A survey of executives at agencies, marketers and the media conducted jointly by Ad Age and the American Marketing Association found rampant confusion over where to turn. While respondents said they were allocating more money to branded entertainment, they were clearly lacking a guide in that space. While 38% cited agencies as "the most valuable partners in working out new strategies in an increasingly consumer-controlled world," and 32% named media agencies, 21% looked to media sellers as their guide, 8% named talent agencies and 13% cited TV/film producers. A self-sufficient 31% identified the marketer itself as the most valuable resource in navigating the changing media environment.
At Ad Age's Madison & Vine conference last month, it was clear that a number of marketers were going directly to producers, and some, like Mr. Burnett, are clearly positioning to capitalize on that trend. But completely bypassing the networks that normally barter deals with advertisers sets up a war for control-and the financial spoils-between sales executives and content creators. NBC is dedicating several executives to the issue in the hopes of working out a compromise.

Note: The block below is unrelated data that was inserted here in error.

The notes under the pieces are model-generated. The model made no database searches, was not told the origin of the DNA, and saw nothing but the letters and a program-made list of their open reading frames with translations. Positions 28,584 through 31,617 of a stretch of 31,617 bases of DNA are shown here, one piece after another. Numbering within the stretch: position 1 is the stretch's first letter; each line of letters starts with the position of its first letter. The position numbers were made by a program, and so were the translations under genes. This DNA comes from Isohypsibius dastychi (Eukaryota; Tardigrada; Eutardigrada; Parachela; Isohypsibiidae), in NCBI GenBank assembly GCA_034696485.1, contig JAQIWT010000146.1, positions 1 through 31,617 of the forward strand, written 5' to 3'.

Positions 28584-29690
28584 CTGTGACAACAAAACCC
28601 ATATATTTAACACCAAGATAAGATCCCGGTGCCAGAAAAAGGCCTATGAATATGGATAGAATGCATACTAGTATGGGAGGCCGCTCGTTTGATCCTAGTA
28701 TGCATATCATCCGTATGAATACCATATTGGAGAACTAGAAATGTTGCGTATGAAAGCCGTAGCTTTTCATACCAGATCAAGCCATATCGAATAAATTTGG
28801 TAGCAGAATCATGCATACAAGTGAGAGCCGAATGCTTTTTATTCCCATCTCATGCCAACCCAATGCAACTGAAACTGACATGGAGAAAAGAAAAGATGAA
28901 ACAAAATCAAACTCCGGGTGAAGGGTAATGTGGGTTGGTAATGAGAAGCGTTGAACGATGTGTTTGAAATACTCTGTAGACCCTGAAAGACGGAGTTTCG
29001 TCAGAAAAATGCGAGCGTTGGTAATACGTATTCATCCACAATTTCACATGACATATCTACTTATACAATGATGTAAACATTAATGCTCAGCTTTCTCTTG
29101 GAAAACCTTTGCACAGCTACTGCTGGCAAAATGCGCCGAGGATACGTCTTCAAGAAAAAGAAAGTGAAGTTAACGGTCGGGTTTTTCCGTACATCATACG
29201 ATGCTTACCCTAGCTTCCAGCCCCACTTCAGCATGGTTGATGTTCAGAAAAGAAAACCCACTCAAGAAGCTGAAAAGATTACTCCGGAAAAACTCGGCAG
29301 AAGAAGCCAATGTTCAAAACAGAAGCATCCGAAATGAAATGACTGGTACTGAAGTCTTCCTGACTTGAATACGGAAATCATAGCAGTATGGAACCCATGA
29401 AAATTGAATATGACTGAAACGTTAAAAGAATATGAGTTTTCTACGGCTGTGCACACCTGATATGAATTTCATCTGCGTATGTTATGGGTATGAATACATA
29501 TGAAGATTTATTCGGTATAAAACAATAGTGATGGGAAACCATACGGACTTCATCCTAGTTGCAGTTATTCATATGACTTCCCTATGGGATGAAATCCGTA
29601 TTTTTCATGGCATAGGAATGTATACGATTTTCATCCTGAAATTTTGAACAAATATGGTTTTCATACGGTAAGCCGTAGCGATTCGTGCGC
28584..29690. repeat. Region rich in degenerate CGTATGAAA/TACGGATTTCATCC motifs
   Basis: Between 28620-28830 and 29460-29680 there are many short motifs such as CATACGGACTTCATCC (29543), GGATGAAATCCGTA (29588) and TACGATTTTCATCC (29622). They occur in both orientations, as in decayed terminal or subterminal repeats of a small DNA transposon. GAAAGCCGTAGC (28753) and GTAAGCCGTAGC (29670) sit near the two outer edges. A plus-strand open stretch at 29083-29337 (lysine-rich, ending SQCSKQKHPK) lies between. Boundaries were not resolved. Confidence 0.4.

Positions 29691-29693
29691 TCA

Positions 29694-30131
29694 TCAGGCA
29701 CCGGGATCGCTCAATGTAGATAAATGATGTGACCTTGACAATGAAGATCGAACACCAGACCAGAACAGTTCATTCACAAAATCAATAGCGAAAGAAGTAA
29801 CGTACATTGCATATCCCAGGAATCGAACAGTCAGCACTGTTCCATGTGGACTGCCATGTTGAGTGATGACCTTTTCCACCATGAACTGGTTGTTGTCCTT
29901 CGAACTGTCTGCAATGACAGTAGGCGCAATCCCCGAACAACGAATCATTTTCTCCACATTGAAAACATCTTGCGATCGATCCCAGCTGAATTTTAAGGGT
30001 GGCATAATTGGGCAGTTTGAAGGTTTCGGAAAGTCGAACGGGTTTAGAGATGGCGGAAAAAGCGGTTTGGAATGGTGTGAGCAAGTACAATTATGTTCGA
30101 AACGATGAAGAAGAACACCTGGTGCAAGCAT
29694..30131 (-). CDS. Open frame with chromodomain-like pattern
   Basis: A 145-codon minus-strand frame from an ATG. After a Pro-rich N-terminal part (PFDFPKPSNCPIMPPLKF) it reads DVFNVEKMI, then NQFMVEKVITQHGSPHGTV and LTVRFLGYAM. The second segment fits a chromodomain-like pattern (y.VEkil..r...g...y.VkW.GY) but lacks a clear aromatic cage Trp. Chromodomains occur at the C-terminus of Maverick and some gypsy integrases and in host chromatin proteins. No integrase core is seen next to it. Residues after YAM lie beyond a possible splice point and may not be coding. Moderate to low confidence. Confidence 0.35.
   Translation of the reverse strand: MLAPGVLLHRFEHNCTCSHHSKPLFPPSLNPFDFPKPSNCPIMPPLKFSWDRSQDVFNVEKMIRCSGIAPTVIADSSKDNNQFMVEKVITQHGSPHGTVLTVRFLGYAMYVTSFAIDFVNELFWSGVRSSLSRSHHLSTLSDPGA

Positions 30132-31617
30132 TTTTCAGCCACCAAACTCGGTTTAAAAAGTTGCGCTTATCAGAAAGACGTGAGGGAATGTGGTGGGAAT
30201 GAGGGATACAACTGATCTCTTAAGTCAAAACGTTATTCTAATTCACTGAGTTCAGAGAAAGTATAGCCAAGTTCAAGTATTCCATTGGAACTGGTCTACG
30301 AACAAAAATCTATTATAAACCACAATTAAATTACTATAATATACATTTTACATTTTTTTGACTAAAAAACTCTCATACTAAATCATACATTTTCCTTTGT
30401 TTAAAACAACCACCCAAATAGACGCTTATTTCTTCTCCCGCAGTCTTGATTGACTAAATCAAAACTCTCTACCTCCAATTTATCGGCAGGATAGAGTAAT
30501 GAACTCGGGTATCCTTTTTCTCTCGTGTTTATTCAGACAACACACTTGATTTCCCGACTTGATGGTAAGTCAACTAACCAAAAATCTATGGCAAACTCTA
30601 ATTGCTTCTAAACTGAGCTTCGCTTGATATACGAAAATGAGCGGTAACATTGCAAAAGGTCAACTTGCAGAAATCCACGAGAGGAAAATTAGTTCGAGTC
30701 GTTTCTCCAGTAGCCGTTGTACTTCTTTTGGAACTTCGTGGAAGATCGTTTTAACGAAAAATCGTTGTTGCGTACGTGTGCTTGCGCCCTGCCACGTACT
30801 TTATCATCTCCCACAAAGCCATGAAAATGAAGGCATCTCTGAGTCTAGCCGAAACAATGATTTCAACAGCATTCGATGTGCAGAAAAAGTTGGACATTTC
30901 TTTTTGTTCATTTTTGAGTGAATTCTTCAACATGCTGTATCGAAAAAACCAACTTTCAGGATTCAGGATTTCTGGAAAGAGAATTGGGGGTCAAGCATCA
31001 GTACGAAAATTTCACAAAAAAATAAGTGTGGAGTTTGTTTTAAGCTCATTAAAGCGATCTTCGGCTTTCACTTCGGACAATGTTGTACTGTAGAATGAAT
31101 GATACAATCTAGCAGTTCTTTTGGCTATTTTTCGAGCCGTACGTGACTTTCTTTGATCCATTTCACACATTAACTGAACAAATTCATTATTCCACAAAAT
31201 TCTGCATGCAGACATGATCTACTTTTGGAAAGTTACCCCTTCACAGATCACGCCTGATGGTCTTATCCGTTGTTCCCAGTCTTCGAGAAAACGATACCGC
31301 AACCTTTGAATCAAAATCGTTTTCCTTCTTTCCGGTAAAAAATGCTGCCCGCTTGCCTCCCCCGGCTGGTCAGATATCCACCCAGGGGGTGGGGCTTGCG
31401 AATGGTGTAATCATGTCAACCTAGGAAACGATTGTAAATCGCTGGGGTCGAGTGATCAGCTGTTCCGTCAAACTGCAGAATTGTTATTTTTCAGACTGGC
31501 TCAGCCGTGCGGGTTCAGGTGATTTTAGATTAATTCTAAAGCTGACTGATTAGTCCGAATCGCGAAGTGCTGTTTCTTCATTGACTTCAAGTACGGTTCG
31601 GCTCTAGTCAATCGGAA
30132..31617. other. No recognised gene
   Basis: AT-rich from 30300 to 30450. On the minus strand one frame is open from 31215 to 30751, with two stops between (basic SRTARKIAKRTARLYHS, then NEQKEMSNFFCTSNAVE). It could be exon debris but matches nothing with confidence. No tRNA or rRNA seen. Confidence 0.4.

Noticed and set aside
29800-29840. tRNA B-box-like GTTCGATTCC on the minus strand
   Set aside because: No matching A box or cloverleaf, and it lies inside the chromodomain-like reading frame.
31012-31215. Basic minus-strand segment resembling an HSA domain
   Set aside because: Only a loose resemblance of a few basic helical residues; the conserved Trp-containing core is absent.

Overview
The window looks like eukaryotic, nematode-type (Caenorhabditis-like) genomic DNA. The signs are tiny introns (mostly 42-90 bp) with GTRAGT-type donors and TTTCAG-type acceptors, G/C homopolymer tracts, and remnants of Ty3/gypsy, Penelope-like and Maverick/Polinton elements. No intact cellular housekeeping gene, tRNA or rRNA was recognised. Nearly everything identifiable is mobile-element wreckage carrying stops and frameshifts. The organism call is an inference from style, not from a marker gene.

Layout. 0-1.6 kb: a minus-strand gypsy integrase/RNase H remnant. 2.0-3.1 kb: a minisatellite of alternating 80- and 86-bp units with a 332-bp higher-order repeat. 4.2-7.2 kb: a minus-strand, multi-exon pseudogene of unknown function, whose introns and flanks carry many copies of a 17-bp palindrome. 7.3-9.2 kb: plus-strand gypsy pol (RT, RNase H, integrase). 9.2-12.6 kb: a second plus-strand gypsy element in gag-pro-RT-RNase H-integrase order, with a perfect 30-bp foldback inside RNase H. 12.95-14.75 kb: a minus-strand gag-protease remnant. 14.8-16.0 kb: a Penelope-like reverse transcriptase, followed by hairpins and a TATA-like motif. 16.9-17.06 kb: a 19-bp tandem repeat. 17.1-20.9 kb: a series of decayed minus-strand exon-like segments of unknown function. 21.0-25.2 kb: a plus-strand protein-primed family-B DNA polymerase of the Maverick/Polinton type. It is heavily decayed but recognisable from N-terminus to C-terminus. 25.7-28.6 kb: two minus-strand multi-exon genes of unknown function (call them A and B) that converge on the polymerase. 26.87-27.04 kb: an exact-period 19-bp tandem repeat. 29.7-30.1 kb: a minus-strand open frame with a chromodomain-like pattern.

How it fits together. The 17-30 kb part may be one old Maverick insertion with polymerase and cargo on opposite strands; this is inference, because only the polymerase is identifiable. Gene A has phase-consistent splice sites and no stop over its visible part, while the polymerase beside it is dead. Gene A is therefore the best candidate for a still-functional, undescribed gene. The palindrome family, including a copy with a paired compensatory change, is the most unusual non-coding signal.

That's a step in the right direction. Rather than infighting, involved parties should work together to build branded entertainment and fight to keep wary marketers from taking their budgets elsewhere. In a time when the CEO is constantly questioning the CMO, the best business case must be made by the industry. All the partners at the intersection of Madison & Vine should be helping marketers to cross that street by proving branded entertainment's return on investment.